Controversial but Necessary: Recent Releases for Banned Books Week

While being on this book committee at work, I have read some amazing books this year. Some of these books, I feel, really should be highlighted to our library community and helmed as one the best books of the year for their ingenuity and compelling storytelling.

However, there were some on the committee who felt that they were not only “list-worthy” (a term that I’m really starting to hate) but not deemed appropriate for teens to read.

That really irked me. Who are we, the considered caretakers of literature, to deem which books are deemed to be appropriate for teens? Isn’t our job to get teens to read and if these books do that, doesn’t it mean we did our job? When it comes to young readers, I think we concentrate more on what they should be reading instead of what they can read.

So in honor of Banned Books Week , a celebratory week to combat censorship and observe the freedom to read what we choose, I thought this would be the perfect opportunity to highlight the books that may cause controversy, but doesn’t stop it from being either an impactful or enjoyable book anyone can read:


Man-Eaters, Vol. 1 by Chelsea Cain

Synopsis: Adolescent girls can be real monsters. Maude is twelve, about the age some girls turn into flesh-eating wild cats. As her detective dad investigates a series of strange mauling attacks, Maude worries she may be the killer.

Why is it Controversial: Chelsea Cain, the author, has been criticized for the comic series for presenting a binary view of gender, meaning it excludes the experiences of transgender men and women and nonbinary people. These attacks led to Cain deleting her Twitter account. People on the committee believed to be offensive and not appropriate for teens to read.

Why It Needs to Be Read: This innovative graphic novel not only incorporates advertisements that look so realistic but it demonstrates a strong agenda of societal stereotypes of the menstrual cycle. There are not many books out there that talk about having your period so openly and this comic does it way that is impactful, relatable and humorous, all wrapped up in a bow.

A Quick & Easy Guide to Queer & Trans Identities by Mady G. and J.R. Zuckerberg

Synopsis: In this quick and easy guide to queer and trans identities, cartoonists Mady G and JR Zuckerberg guide you through the basics of the LGBT+ world! Covering essential topics like sexuality, gender identity, coming out, and navigating relationships, this guide explains the spectrum of human experience through informative comics, interviews, worksheets, and imaginative examples. A great starting point for anyone curious about queer and trans life, and helpful for those already on their own journeys!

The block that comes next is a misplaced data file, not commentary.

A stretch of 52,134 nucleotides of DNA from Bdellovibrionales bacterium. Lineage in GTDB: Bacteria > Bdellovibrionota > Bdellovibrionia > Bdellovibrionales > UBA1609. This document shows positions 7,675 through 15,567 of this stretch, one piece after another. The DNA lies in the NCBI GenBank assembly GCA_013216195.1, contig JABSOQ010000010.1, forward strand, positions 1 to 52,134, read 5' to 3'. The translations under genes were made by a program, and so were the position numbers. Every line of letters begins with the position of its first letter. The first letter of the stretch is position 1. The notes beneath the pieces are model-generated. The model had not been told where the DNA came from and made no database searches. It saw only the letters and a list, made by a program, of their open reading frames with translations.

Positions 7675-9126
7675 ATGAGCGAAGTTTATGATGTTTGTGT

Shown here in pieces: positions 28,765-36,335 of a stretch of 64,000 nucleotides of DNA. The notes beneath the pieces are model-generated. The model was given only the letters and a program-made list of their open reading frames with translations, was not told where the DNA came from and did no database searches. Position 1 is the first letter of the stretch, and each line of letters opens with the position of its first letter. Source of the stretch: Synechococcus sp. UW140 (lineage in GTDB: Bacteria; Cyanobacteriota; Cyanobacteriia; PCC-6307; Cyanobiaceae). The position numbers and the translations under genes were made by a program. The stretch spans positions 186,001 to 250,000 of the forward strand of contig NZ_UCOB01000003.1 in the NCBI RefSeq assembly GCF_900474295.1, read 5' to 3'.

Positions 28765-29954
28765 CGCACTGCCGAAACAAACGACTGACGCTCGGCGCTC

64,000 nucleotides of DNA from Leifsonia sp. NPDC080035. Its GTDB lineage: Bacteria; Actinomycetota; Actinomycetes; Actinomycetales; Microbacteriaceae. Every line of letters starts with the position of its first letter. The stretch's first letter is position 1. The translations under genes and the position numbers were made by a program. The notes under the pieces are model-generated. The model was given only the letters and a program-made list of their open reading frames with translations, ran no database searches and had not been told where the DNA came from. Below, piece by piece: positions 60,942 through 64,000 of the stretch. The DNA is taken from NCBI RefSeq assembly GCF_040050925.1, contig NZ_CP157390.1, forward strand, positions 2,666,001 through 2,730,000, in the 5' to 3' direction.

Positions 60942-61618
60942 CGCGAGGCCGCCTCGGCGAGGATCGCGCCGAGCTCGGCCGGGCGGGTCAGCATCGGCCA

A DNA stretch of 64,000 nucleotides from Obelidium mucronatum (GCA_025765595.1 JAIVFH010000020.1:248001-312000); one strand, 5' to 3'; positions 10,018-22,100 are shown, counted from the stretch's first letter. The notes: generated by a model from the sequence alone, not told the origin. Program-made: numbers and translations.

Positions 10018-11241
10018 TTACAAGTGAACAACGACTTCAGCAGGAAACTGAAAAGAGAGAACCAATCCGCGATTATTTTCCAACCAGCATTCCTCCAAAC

Why Is It Controversial: Some felt that the snail portrayal was inappropriate and be a little offensive to a young audience.

Why It Needs to Be Read: There are a lot of Trans & Queer Identities out there and not a lot of books that can explain to a young audience in a way that they could understand. We, as adults, may not understand it. However, that may be the point. We can learn from the information it gives but that doesn’t mean should restrict the way it is presented.

Nyankees, Vol. 1 by Atsushi Okada

Synopsis: Protecting your turf, keeping other guys from pawing at your girl, showing everyone who’s boss–it’s all in a day’s work when you’re a street thug…or a street cat!

Why Is It Controversial: Some of the female characters were put in sexual poses that felt were to raw for young eyes.

Why It Needs to Be Read: To be honest, this one doesn’t need to be read. The story itself was interesting and saw a unique take of a street cat gang but there are better manga series out there. However, the questionable scene was mediocre at best and have seen a lot worse in Marvel or DC Comics (an aspect that I think people find more acceptable). I wouldn’t recommend this to a younger child but I would go by the rating that is provided on the back of the book, which is “Teen”

Go With the Clouds North by Northwest, V. 1 by Aki Irie